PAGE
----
Golf is everywhere in Scotland, from St. Andrews to Dunfermline, from parkland to links style. But the grounds that set the stage for golf are also home to a slew of other activities that benefit from the land's unique character.
If you plan to stay in Scotland for a week or two, your clubs may need to take a little break. After all, most Americans accustomed to driving golf carts may need a day off if they choose to carry their bag day in, day out.
Whether it's other outdoor activities, a pop in to one of the country's historic castles, or a stop for a friendly chat and a pint at a local pub, the Fife area particularly fits the bill.
The British Open will come to St. Andrews once again July 14-17. Golf clubs all around will be packed solid, but there's plenty to see in the old town which was home to Scotland's first university in the 15th century.
The coastline, which makes for such drama at the Old Course as the wind howls in, is also home to some of the most serene parts of Scotland, especially on a sunny day. Fife has Scotland's best beaches and bike trails wind along the coast, making for a great backdrop as you tour through the old country.
In fact, Fife has more than 300 miles of beautiful and well-kept bike trails. The 105-mile Kingdom Route circuits between the Forth and Tay bridges and is the biggest of the routes. In West Fife, one of the most popular is an eight-mile, off-road section that delves into Devilla Forest.
For centuries, St. Andrews was also the hub of the nation's religious activity. The cathedral, which is now in ruins, was once the nation's largest. The nearby St. Regulus church lets you climb the spiral staircase more than 100 feet to the top of a tower that overlooks the town and its surroundings. Also, St. Andrews Castle offers dramatic views and incredible history as one of the town's most notorious spots during Reformation.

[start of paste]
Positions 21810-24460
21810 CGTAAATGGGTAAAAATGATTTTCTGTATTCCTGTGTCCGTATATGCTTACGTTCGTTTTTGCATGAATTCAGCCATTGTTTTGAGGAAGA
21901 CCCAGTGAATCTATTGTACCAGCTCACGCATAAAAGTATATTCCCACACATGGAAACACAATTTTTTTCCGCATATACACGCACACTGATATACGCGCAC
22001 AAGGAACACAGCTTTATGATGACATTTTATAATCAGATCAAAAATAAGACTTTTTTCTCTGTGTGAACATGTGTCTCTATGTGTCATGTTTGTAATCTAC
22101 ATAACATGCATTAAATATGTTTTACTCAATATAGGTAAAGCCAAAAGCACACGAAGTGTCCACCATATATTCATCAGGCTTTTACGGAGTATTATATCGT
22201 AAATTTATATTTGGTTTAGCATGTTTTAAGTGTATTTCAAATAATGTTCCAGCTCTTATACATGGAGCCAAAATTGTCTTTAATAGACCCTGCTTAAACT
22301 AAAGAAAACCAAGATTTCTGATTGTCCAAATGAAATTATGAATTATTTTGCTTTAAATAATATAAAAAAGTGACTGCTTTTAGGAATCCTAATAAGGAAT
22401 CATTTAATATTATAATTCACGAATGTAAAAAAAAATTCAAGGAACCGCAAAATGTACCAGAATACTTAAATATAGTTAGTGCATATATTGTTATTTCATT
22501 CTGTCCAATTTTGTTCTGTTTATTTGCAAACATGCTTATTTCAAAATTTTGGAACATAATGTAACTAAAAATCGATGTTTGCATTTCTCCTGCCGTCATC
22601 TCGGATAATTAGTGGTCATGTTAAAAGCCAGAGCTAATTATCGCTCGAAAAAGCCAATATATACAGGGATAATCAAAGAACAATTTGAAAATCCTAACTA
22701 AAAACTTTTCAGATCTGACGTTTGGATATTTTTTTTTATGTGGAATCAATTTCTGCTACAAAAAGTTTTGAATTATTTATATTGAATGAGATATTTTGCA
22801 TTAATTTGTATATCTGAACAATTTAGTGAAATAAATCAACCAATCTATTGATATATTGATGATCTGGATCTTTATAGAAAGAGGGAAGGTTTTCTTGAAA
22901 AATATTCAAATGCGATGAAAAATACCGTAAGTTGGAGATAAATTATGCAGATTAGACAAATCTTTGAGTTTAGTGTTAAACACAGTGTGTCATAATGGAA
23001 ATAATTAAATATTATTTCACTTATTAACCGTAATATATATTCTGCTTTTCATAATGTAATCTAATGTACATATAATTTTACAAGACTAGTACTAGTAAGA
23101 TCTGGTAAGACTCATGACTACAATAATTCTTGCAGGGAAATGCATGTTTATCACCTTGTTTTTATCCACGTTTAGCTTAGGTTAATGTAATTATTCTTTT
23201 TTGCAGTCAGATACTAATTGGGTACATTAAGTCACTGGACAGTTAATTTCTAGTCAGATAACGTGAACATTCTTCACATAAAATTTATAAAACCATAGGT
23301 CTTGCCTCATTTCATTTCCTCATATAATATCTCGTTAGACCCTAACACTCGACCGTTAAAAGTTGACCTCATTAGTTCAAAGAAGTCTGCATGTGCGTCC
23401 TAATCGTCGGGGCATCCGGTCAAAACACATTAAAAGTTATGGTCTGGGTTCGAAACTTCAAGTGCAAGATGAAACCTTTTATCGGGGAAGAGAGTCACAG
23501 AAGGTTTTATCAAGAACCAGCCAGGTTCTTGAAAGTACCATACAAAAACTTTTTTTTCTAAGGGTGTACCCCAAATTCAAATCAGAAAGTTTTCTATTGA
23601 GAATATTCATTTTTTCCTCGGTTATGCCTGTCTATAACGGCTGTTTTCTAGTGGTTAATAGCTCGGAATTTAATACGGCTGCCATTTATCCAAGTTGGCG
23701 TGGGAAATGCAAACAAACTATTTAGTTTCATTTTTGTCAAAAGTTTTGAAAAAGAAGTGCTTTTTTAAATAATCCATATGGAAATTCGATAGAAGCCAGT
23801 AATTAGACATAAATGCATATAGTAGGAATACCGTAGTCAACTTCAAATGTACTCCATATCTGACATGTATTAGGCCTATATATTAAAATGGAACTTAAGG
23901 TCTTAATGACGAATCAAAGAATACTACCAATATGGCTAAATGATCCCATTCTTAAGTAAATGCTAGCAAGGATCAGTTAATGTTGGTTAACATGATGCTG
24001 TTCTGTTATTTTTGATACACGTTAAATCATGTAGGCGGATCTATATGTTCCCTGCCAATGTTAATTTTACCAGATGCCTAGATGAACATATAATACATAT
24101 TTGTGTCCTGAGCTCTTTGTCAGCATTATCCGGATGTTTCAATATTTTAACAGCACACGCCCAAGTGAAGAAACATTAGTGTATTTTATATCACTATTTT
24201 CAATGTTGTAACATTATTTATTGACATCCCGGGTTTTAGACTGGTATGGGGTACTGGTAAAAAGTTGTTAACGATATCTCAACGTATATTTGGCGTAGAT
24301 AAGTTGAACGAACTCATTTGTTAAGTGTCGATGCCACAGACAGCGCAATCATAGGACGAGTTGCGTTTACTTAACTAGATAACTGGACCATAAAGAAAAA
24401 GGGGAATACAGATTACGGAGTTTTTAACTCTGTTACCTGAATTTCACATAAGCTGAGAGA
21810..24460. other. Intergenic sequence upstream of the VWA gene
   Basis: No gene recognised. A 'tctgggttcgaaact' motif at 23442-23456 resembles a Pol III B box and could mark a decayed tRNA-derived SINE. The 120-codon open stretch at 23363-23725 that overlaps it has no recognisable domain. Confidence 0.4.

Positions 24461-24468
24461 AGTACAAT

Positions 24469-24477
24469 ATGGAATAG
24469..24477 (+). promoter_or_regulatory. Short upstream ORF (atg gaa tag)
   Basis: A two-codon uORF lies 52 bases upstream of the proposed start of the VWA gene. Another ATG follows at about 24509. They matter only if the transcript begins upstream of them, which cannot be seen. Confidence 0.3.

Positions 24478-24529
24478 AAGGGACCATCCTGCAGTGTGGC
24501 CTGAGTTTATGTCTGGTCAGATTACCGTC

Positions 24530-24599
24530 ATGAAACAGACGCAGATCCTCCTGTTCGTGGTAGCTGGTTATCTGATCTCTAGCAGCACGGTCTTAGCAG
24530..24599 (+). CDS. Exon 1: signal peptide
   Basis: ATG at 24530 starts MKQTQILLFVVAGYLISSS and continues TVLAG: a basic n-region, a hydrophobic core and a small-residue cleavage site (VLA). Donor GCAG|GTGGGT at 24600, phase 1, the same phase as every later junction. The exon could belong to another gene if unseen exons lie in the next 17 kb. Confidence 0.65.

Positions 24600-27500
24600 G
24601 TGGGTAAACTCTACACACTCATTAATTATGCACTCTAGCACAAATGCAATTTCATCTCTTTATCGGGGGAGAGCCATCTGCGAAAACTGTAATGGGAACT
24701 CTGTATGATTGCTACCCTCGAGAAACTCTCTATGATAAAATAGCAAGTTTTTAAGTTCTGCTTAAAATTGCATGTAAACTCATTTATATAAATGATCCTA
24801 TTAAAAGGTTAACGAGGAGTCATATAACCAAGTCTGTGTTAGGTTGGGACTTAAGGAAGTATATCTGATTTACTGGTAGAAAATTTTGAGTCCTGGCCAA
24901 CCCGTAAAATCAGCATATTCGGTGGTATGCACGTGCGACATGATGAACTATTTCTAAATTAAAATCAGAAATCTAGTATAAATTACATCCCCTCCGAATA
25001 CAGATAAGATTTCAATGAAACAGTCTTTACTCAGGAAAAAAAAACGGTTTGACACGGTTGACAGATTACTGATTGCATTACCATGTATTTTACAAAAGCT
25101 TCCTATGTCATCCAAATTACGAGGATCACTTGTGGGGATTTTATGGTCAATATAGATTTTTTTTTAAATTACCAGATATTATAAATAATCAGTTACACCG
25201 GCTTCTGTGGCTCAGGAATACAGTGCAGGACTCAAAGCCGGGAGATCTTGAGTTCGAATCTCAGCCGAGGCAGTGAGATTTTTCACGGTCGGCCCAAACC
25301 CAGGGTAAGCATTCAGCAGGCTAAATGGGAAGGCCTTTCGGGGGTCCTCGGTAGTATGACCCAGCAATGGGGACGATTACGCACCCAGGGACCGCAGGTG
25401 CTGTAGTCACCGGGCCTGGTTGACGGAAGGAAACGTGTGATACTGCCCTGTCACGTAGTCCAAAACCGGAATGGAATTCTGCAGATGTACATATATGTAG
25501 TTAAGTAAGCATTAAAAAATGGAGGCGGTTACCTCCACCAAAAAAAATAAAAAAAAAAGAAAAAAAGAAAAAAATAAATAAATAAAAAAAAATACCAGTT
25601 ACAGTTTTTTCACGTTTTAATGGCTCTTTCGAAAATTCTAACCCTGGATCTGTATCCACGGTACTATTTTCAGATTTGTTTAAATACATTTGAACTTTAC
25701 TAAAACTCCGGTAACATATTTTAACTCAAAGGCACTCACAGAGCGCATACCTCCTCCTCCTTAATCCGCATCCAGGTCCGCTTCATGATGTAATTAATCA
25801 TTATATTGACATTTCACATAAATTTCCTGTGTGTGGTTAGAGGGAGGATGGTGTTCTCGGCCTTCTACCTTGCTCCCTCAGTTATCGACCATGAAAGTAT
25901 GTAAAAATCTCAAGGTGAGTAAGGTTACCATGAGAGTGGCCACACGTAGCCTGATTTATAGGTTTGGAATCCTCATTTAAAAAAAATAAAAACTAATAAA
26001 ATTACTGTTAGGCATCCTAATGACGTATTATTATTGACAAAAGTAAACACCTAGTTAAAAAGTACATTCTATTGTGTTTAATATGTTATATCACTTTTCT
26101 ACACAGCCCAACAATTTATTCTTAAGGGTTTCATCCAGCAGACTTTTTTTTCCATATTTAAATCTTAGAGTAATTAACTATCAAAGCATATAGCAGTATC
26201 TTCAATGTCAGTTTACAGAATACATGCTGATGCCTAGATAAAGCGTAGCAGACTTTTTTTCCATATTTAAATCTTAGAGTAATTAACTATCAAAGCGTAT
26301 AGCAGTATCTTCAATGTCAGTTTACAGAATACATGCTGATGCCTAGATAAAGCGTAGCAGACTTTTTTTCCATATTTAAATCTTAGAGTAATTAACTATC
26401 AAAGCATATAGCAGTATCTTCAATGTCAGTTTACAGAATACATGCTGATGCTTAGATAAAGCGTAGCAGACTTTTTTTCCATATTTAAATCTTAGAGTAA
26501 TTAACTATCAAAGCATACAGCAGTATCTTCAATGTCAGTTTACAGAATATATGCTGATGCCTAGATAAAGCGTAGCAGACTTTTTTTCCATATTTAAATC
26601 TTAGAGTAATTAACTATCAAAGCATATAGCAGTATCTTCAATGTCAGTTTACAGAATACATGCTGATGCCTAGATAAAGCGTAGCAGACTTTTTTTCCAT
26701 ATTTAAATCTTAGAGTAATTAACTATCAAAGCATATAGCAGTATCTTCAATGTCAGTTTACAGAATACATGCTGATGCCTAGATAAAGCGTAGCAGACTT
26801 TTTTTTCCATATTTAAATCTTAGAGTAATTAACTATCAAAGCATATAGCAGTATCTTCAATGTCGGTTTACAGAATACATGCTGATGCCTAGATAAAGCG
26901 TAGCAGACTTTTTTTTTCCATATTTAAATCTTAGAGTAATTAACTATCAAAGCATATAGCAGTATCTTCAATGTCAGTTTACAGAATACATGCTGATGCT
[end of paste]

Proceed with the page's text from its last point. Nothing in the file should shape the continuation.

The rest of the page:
Dunfermline is the nation's ancient capital and is more than 500 years old. This is the hub of the Kingdom's incredible history and heritage. Today, the town is thriving as a center of fine culture, hotels and restaurants.
Dunfermline's 12th century abbey is the burial ground of 11 Scottish kings and queens. The restored Abbot House is home to a plethora of history from King Malcom Canmore, who took the helm after the death of Macbeth, to the birthplace of James I in 1394.
Fishing is prominent in Scotland, as an industry as well as leisure. More than 6,000 lochs litter the nation. Fresh-water bodies are host to salmon, numerous types of trout, artic char and perch.
Commercial fisheries are everywhere, most offering rainbow trout fishing. More than 100 salmon and trout rivers weave through and licenses are available for about six pounds for trout and 20 for salmon.
If you want to get a little closer to golf without getting on the course, the British Golf Museum in St. Andrews features more than 500 years of golf history in the United Kingdom. It's also dirt cheap, at just four pounds for adults.
The museum traces the game back to the middle ages with an array of exhibits and galleries. The evolution of equipment as well as many kings' and queens' love affair with the game are displayed colorfully.
And don't worry, you're never too far from fish n' chips or a pint. A pub is always just around the corner. Before you leave, be sure to meet and greet a few locals over a beer - even before you tee off over the hotel on the famous Road Hole.
Any opinions expressed above are those of the writer and do not necessarily represent the views of the management. The information in this story was accurate at the time of publication. All contact information, directions and prices should be confirmed directly with the golf course or resort before making reservations and/or travel plans.